LUKASHENKA CURRIES FAVOR WITH MOSCOW AHEAD OF ELECTIONS. Last week, Belarusian President Alyaksandr Lukashenka paid a two-day visit to Moscow, meeting with top Russian officials, including President Vladimir Putin and Central Bank chief Viktor Gerashchenko. Lukashenka said he and Putin discussed military and economic issues as well as the ways to unite both countries' legal systems, but he did not elaborate.

Many Russian and Belarusian commentators maintain, however, that Lukashenka's primary goal in his current contacts with the Kremlin is to secure its support in Belarus's presidential elections due later this year. And that support means, among other matters, Moscow's release of the promised loans of $100 million and 4.5 billion Russian rubles to stabilize the Belarusian currency and help Lukashenka fulfill his promise to raise the average monthly wage in Belarus to $100 by this fall. According to official reports, the current average monthly wage stands at some $65.

Judging by Gerashchenko's elusive comment, Lukashenka hardly achieved what he wanted. Russia's main banker said: "We do not always come to a common denominator, because there are certain circumstances taken into account by the national leadership and with which we do not always agree right away. For this reason, traveling and the exchange of experts is a certain plus."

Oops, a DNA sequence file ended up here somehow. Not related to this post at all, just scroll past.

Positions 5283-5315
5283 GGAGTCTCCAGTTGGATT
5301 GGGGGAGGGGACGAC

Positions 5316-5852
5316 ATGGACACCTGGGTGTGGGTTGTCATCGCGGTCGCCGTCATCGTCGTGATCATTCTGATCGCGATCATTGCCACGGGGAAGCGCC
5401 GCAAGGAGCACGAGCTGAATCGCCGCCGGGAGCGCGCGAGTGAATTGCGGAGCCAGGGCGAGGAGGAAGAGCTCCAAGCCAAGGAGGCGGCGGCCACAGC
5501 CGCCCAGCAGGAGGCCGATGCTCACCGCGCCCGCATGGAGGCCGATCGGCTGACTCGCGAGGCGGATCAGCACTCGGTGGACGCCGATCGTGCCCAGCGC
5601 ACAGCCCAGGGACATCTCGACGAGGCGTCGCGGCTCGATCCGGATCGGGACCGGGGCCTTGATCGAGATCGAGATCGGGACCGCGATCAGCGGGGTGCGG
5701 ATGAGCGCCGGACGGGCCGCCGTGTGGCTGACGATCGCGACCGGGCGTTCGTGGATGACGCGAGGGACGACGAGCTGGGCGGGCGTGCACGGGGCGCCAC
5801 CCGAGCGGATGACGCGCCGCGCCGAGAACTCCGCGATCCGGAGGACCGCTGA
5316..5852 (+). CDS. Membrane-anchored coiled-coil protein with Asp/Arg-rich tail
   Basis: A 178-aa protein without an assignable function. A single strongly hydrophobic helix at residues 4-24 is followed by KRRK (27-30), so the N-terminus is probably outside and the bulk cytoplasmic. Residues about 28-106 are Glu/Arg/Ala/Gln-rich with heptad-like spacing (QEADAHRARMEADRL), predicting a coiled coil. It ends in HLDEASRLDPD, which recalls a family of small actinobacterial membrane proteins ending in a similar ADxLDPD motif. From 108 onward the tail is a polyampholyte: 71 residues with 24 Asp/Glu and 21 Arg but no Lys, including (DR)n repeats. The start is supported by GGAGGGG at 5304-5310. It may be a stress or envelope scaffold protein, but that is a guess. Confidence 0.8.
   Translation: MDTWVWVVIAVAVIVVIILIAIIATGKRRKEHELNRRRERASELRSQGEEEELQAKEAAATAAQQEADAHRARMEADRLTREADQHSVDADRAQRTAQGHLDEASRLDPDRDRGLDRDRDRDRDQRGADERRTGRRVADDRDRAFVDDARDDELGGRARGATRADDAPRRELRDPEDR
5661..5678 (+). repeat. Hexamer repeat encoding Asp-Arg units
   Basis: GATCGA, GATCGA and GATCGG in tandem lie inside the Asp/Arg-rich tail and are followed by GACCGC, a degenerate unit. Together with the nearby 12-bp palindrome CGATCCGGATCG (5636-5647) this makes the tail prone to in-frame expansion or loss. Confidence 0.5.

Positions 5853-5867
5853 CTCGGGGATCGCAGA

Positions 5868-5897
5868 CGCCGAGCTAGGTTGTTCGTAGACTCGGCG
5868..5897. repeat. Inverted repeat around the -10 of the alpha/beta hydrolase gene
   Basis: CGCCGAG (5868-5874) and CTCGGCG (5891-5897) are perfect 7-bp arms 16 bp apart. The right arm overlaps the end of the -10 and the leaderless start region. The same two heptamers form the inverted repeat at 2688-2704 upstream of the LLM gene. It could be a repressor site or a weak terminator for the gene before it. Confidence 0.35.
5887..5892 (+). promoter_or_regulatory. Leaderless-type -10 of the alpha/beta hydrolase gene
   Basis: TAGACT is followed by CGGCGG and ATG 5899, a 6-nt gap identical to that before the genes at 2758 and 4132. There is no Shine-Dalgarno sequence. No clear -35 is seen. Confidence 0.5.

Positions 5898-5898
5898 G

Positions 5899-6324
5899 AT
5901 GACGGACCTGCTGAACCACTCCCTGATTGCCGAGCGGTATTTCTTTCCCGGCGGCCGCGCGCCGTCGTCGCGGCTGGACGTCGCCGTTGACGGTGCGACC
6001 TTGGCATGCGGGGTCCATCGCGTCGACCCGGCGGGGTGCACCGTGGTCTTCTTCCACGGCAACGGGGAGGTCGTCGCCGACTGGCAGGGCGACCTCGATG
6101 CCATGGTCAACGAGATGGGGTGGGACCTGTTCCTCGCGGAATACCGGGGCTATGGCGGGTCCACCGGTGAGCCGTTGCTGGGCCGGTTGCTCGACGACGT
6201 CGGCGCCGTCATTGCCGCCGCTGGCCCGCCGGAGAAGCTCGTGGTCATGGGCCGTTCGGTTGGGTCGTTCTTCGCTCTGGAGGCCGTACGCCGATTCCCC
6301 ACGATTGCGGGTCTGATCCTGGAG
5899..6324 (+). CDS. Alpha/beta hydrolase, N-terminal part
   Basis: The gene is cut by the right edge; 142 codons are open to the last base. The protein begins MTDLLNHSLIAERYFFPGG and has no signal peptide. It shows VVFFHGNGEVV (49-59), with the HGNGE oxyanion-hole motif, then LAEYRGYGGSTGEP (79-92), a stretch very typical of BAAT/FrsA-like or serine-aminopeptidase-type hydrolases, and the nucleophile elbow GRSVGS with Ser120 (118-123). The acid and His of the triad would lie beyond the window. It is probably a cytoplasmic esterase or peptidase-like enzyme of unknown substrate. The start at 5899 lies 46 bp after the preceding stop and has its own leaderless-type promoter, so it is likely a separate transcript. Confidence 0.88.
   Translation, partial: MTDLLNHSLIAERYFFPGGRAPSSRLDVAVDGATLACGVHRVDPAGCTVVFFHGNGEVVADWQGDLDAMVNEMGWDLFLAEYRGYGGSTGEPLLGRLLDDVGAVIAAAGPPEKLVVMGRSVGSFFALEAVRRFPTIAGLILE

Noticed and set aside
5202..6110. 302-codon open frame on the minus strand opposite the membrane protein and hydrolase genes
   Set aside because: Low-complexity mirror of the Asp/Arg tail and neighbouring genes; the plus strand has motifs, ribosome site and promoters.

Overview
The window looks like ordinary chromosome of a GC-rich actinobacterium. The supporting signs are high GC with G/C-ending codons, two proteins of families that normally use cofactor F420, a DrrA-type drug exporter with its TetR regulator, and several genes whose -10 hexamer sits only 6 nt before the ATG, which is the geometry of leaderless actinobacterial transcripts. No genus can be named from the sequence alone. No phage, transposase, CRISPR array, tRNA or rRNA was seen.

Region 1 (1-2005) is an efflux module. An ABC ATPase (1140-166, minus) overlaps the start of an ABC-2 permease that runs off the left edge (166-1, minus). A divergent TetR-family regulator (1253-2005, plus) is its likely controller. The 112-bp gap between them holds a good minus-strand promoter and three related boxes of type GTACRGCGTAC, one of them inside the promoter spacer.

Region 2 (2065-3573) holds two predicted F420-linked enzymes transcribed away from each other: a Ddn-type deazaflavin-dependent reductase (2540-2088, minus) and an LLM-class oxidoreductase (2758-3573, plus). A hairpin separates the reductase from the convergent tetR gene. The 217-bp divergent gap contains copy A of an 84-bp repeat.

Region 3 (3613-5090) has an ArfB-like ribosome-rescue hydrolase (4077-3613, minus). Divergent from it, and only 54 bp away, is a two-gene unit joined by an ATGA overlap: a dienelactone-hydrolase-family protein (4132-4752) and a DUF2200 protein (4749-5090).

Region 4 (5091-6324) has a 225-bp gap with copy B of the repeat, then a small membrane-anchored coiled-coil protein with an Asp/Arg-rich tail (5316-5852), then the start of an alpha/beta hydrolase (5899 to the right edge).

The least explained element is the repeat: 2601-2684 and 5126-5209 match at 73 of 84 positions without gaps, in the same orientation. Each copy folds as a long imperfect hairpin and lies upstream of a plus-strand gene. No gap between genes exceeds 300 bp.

As for Putin, he restrained from any comments on political or economic issues and only complimented Belarus for its cultural achievements. (The inauguration of the Days of Belarusian Culture in Moscow was the official reason for Lukashenka's trip.)

Lukashenka is due to visit Moscow this week, too. This time his decoration by Russian Orthodox Church Patriarch Aleksii will serve as the reason for the trip. Travelling, as Gerashchenko said, may finally make a certain plus. However, one is almost forced to note Lukashenka's change of fortunes in his relations with the Kremlin. In 1998, when Russia plunged into a severe financial crisis, Lukashenka and his aides offered Belarus-made "plans" to save Russia's financial (and state) system. Those days, however, seem to be far away from today. For now, Lukashenka's concern is focused solely on how to save his own post.